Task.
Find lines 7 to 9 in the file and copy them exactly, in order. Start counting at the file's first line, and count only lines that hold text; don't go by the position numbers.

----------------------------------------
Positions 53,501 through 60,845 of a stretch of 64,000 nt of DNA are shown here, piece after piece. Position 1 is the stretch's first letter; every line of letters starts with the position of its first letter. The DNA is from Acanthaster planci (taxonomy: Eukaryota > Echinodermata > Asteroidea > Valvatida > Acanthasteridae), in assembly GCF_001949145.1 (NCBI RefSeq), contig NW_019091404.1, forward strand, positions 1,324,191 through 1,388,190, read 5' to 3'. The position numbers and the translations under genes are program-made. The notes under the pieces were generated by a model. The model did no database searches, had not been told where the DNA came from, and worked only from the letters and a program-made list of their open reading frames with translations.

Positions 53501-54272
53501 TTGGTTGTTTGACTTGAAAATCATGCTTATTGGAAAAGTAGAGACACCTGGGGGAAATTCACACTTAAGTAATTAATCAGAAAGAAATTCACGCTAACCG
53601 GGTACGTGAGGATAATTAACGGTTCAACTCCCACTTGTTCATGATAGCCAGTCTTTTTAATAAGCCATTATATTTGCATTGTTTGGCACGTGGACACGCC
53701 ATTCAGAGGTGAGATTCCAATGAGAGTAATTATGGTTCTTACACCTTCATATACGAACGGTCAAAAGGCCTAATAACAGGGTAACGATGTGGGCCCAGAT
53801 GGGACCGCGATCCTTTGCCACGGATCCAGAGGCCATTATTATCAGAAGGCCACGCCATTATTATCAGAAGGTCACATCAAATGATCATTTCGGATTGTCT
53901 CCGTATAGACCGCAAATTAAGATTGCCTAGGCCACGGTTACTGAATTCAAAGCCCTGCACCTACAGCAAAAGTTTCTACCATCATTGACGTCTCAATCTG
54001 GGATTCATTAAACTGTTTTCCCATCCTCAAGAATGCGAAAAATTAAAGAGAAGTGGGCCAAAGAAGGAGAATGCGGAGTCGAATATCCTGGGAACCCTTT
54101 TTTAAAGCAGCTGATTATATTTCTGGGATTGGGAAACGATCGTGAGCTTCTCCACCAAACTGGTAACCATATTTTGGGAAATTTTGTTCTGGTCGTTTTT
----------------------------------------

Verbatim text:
53901 CCGTATAGACCGCAAATTAAGATTGCCTAGGCCACGGTTACTGAATTCAAAGCCCTGCACCTACAGCAAAAGTTTCTACCATCATTGACGTCTCAATCTG
54001 GGATTCATTAAACTGTTTTCCCATCCTCAAGAATGCGAAAAATTAAAGAGAAGTGGGCCAAAGAAGGAGAATGCGGAGTCGAATATCCTGGGAACCCTTT
54101 TTTAAAGCAGCTGATTATATTTCTGGGATTGGGAAACGATCGTGAGCTTCTCCACCAAACTGGTAACCATATTTTGGGAAATTTTGTTCTGGTCGTTTTT